”We’re surrounded. That simplifies things.”

Lieutenant General Lewis Burwell “Chesty” Puller, was the most decorated Marine in American history. He was one of two United States servicemen to be awarded five Navy Crosses and one Army Distinguished Service Cross.

Puller retired from the Marine Corps in 1955 after 37 years of service. He lived in Virginia until his death in 1971 at age 73. In was during WW II and the Korean War that that he was decorated for his leadership and for numerous acts of bravery.

During the Battle of Chosin Reservoir in Korea, Puller’s forces became encircled by over a 120,000 enemy troops. The enemy were under orders from their leader, Mao Zedong, to destroy the UN forces.

His succinct and transparent assessment of the Chosin Reservoir situation was one for the history books. Upon the realization that they were completely surrounded, Puller declared; “We’ve been looking for the enemy for some time now. We’ve finally found him. We’re surrounded. That simplifies things.” Clearly his problem statement, coupled with the realization that his options were rather simplified, could not have been more understated. In the end, Puller was credited for his part in leading his troops to breakout and subsequently escape the entrapment.1

Unlike Puller’s assessment of his limited options, our modern lives seem to present us with an endless series of digital options for which we may choose. These options are found in our social media, video content, gaming, etc., are so numerous that they seem only to function as a fragile shield from reality.  Yet they offer little in the way of lasting value, instead they’ve become a facade of life, bringing only the allure of escape from our difficulties without actually contributing to anything of lasting value.

In some ways these digital options have led us to live out a life of dissatisfaction. They genuinely keep us from welcoming that deep contentment our souls really long for. Product advertisers work hard to continue our slide into dissatisfaction with waves of sound bites, ads, video clips and the alike, all aimed at one message: “The solution to your dissatisfaction in life lies in the purchase of our product or service. Buy it and you’ll have the contentment you’ve been seeking.”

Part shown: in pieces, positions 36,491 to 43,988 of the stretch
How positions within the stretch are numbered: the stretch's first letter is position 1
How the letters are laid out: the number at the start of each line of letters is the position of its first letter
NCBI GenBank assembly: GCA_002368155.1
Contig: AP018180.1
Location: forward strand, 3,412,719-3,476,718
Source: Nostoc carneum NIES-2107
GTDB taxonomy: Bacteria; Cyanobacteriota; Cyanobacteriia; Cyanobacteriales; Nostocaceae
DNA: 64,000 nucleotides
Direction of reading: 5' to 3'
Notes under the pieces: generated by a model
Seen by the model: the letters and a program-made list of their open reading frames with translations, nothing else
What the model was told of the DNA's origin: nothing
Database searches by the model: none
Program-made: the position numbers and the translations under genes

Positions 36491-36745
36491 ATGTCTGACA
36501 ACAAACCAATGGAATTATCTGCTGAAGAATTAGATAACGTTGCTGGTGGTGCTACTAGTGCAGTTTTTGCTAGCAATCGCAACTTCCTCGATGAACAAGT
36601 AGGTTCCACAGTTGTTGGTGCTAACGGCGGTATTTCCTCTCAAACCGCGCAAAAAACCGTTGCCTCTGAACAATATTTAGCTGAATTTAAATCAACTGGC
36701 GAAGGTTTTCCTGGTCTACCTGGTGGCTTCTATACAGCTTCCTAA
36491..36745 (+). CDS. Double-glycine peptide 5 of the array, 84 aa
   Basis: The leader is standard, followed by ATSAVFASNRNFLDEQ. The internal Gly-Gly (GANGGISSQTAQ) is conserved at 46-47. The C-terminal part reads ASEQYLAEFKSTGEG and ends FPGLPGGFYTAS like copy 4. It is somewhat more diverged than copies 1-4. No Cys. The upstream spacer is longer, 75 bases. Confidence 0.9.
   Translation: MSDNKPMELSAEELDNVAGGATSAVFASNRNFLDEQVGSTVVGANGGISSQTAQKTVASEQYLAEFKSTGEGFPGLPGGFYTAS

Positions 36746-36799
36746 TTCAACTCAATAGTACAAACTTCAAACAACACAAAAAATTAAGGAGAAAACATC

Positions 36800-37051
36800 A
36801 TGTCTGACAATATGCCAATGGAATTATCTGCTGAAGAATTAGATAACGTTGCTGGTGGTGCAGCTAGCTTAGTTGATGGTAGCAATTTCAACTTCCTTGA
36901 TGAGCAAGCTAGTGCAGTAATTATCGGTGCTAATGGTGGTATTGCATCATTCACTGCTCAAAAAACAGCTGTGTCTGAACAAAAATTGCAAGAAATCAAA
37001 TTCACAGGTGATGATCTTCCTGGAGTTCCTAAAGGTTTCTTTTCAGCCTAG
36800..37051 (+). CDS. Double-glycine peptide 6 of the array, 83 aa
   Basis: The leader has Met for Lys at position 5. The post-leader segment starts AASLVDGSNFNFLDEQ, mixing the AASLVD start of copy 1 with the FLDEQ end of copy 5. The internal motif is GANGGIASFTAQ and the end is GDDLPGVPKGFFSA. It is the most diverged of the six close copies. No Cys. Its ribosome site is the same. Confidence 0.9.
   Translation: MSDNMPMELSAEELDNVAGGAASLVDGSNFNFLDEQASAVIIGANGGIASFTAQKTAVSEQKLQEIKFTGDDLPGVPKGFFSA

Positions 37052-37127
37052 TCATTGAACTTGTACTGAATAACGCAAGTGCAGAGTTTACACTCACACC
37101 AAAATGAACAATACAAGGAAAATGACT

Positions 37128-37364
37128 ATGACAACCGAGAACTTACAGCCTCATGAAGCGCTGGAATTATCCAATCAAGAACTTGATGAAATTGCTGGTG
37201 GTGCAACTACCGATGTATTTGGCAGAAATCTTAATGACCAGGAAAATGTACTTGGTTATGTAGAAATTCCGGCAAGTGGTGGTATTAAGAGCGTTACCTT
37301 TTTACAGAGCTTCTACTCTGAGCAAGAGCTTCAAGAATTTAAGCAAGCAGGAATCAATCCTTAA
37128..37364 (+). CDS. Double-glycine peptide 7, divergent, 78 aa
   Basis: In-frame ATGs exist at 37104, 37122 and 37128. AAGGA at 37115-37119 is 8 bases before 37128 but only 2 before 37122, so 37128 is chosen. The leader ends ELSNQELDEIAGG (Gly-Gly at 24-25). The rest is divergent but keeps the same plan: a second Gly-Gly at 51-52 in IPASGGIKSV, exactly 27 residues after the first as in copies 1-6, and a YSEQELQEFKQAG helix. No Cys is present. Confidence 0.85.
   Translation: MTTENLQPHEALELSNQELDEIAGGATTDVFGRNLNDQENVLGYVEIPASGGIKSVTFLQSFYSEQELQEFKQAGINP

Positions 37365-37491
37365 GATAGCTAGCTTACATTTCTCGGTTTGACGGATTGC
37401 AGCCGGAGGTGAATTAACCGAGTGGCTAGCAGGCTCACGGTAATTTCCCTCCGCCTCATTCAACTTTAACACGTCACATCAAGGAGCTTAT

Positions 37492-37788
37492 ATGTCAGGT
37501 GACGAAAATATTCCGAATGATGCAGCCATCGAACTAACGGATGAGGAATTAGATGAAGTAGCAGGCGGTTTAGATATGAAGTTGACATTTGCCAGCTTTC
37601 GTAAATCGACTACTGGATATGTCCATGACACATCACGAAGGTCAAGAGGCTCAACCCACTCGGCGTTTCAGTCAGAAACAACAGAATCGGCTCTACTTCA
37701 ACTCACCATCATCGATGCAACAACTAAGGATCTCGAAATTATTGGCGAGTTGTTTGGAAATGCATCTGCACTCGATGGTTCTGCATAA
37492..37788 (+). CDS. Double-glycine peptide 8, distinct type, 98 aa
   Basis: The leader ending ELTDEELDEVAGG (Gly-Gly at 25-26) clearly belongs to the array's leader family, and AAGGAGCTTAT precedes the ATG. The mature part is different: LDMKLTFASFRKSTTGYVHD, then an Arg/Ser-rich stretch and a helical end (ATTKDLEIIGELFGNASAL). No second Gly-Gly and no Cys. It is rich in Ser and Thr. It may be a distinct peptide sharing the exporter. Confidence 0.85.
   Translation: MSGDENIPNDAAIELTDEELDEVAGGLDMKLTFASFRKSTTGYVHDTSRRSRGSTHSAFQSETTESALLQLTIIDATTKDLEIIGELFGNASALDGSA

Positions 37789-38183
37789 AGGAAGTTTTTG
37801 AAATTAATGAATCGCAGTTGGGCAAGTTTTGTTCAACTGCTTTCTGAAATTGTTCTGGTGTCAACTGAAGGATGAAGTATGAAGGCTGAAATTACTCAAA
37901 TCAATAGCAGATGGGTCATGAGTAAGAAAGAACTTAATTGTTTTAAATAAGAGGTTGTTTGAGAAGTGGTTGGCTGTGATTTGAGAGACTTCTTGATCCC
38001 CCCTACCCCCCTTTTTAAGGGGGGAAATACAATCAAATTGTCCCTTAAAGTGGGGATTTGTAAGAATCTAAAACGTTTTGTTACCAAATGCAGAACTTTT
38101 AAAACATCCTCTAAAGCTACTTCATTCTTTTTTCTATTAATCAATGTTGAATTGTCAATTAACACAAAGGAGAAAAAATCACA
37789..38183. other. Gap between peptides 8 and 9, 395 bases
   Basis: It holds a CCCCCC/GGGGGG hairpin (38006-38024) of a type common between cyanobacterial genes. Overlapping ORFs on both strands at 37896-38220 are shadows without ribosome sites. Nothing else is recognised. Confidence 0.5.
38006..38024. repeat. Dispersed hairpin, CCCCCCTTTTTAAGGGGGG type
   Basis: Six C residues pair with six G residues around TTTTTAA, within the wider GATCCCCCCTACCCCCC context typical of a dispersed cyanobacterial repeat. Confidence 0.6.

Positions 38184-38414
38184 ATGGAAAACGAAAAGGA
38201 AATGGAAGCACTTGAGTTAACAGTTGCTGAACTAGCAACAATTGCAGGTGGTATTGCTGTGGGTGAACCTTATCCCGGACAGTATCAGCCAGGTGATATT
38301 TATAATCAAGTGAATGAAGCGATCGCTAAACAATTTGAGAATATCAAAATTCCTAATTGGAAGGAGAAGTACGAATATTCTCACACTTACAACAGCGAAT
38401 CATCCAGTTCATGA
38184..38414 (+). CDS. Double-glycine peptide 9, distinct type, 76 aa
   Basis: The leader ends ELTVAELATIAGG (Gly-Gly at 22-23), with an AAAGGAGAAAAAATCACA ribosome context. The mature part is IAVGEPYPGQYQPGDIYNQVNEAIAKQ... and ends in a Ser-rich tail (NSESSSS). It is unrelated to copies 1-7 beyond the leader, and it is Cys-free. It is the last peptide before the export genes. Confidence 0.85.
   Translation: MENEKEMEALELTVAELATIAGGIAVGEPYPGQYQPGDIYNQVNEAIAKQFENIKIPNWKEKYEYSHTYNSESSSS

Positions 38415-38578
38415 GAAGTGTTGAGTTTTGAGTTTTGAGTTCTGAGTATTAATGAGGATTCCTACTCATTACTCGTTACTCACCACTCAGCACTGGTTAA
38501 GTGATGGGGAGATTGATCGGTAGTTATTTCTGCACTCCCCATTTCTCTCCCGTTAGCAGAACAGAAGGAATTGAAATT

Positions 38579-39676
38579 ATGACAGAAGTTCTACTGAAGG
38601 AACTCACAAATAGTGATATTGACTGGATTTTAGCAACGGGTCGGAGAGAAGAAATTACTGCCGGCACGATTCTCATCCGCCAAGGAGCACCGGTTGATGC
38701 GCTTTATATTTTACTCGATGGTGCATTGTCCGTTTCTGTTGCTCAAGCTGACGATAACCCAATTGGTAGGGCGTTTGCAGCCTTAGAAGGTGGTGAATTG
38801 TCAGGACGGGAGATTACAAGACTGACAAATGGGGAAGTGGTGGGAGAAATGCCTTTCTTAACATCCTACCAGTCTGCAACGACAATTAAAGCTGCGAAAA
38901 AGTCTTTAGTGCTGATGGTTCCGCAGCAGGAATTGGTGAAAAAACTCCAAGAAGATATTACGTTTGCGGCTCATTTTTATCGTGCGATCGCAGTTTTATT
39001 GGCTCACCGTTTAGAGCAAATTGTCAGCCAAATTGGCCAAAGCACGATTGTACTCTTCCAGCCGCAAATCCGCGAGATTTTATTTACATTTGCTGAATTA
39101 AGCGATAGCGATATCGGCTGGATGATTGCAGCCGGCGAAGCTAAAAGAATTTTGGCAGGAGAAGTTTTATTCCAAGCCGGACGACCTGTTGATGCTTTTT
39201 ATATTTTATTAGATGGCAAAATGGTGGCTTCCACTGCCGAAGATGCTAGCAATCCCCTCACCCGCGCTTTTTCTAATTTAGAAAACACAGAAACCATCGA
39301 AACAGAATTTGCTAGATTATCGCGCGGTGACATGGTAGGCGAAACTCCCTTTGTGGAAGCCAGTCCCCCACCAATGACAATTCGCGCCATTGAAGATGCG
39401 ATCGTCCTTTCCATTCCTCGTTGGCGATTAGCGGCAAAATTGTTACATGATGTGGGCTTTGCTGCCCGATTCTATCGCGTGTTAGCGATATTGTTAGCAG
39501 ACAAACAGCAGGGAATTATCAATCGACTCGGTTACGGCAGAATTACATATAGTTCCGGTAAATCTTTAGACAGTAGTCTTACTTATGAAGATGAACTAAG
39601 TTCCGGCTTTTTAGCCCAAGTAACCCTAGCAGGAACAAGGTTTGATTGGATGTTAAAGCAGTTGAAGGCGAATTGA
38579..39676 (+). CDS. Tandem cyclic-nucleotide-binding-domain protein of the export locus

Have you ever seen yourself in this situation? I know I have at times. It’s easy to drift into this labyrinth of distraction because we are surrounded by the constant message that we should be discontent with life.  But I want you to know that there is another path to choose that will lead to real, deep, and true contentment in this life. It’s a path found in a single choice, yet it offers us an eternal peace and contentment that reaches deep into our souls.

The scriptures speak about this deep contentment. The Apostle Paul wrote:

“I have learned the secret of being content in any and every situation, whether well fed or hungry, whether living in plenty or in want.  I can do all this through him who gives me strength.”

Paul was a man faimular with living life in times of good and in times of bad. He also suffered a medical condition that he asked to God to resolve, but the Lord didn’t heal him. Instead the Lord told Paul; “‘My grace is sufficient for you, for my strength is made perfect in weakness’ “(2 Cor. 12:9–10). You see, in this one act, the Lord revealed to Paul the frame of mind that he needed to carry with him in life. He was to find his contentment, not in his being perfectly healthy or in the many things of this life, but singularly in his dependency upon God’s grace for living out each day.

Long before Paul’s time, King David penned the first sentence in one of the most recognized Psalms ever to be recorded in all literary history. He wrote: “The LORD is my shepherd; I shall not want (Ps. 23:1, emphasis mine)

For King David, all he needed was one thing, and he found that in God. Here was a King who could ask for anything, and I’m sure he had many options to choose from. But he saw only one option, and that was the option to love the Lord, and only the Lord with all his being. God was central to his life. He realized that true contentment could only be born out of a genuine relationship with God. With God at his side, he could live his life fully content, without want, because he knew God would provide for him.